The power of positive thinking and optimism helps to create a kind of confidence that generally creates and sustains a certain degree of motivation needed to reach set goals. However, new studies are today indicating that being optimistic have certain tendencies that may affect one's chances of effectively losing weight.
Being optimistic in life has been shown by several studies to help people have stronger social relationships, become generally happier with life and to have an increased life span partly due to reduced risk of death from cardiovascular diseases, and lower rates of incidences of depression. Given these remarkable psychosocial and health benefits of being optimistic, why should it then have any lesser effect on one's weight loss efforts?
These positive effects of being optimistic which have long been upheld and continue to be upheld in both psychological and medical fields, have however been recently re-evaluated by researches such as that carried out by Hitomi Saito and his research team from Doshisha University in Japan. Hitomi and his team carried out psychological profiling of about 101 obese patients at the Kansai Medical University Obesity Clinic for a period of about six month to study the effects of personality traits on weight loss among the obese patients.
The patients who during this period worked through a weight loss program which combined counseling, nutrition, and exercise therapy were profiled through the use of questionnaires designed to identify each patient's personality type before the start of the therapy and were again evaluated on the same aspects of personality at the end of the program.
The results after the six months evaluation indicated that patients who were able to improve their self-awareness through counseling were able to lose more weight than those who were not. On the other hand, patients who had started the program with high levels of self-orientation and optimistic characteristics proved less likely to successfully lose weight.
Although the results seemed contrary to erstwhile held belief about optimism, the researchers were however quick to reiterate that they are however not that entirely new. The researchers pointed out that their results supported previous findings which indicated that some negative emotions have a positive effect on behavior modification due to the fact that patients care more about their disease.
Hitomi and his team concluded that allowing for optimism to develop during the course of the therapy was by itself more effective than approaching therapy with a high degree of confidence and positive characteristics. However, they attributed the success of the therapy not only to the psychological aspects of the research but equally to the total effect of the intervention of a holistic medical care team.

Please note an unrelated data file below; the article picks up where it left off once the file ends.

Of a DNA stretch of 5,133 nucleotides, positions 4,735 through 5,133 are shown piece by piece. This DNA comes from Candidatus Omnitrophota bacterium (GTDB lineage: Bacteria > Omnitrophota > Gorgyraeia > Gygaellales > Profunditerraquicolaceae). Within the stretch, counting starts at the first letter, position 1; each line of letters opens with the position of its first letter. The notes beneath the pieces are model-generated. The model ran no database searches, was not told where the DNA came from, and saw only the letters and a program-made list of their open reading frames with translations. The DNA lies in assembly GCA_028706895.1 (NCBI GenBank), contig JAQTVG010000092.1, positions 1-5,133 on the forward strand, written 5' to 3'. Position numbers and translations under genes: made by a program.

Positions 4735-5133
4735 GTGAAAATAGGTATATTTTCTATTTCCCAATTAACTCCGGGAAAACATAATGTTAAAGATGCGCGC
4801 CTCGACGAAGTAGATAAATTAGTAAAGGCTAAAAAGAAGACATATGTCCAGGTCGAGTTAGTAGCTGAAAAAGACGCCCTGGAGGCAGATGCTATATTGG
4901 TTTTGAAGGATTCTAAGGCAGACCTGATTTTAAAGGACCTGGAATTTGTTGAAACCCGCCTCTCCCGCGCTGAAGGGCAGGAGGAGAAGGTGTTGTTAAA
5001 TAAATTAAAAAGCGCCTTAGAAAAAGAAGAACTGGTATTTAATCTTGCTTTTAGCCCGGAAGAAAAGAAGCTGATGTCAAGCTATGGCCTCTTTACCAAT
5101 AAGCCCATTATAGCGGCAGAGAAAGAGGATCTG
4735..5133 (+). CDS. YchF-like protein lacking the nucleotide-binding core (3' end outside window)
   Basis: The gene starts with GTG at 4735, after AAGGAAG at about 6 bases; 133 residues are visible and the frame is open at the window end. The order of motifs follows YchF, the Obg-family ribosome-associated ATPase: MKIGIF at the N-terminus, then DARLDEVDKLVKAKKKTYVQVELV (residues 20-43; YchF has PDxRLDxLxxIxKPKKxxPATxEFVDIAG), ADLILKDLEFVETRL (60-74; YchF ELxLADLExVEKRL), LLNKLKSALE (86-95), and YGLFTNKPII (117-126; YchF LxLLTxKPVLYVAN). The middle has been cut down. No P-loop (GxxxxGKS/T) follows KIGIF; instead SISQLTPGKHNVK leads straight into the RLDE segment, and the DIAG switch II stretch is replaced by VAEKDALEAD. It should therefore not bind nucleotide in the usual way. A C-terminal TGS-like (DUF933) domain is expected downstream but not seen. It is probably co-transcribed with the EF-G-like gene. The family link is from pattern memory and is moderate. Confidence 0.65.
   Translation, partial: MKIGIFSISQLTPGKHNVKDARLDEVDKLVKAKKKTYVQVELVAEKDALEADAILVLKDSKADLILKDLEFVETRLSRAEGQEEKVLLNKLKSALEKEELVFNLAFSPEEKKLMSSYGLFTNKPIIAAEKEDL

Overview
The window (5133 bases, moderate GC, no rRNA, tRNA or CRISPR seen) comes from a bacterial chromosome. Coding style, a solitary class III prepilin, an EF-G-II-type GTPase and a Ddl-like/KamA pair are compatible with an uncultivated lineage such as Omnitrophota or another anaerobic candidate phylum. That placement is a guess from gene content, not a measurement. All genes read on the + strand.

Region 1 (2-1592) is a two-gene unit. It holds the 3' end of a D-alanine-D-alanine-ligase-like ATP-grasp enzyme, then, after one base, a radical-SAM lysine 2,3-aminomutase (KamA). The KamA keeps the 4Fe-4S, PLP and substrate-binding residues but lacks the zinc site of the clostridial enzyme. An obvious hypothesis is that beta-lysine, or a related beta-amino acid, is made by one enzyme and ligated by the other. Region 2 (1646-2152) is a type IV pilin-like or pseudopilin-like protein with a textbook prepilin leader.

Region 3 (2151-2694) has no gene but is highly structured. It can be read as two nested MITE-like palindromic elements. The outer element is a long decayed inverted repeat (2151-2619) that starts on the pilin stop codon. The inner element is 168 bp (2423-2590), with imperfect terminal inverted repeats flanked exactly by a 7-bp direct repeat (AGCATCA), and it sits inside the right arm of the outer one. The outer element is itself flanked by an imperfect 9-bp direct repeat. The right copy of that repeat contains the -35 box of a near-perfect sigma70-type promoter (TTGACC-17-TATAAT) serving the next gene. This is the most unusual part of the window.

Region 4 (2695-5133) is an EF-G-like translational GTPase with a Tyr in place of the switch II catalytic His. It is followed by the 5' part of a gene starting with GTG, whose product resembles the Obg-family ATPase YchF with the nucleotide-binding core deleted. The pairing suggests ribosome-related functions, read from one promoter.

Besides the results of this finding and other related researches, does it therefore mean that there is no place for optimism in effective weight loss therapy? The real answer to this question will to a very large degree depend on the type of optimism being portrayed by the individual.
An individual's type of optimism can be said to be a function of his or her understanding of the vital difference between believing that he or she will succeed, and believing that he or she will succeed easily. This boils down to the individual being either a realistic optimist or an unrealistic optimist.
Unrealistic optimists often underestimate the setbacks and pitfalls that may be encountered during their attempt to lose weight. These set of optimists are more of the opinion that you are "thinking negatively" when you express concerns such as talking about the obstacles that stand in the way of your goals and about even entertaining reservations.
Conversely, realistic optimists show genuine concern about their health and body shape and a sincere desire to want to improve despite the problems they foresee going through in order to make that improvement. This means being really honest through a personal self-awareness which assesses where they are presently - weight and health wise - and where they want to be in the foreseeable future taking in account what it would take to get there.
Therefore, optimism no doubt can help you lose weight if you make it realistic by combining your positive attitude with an honest assessment of the challenges you may come across along the way.
What you need therefore to succeed with being optimistic with your weight loss efforts is to first have a realistic plan, thereafter create a leverage that will give you a strong reason to commit to your goal, and then to always remember to celebrate your little successes to help you recommit to your weight loss goals.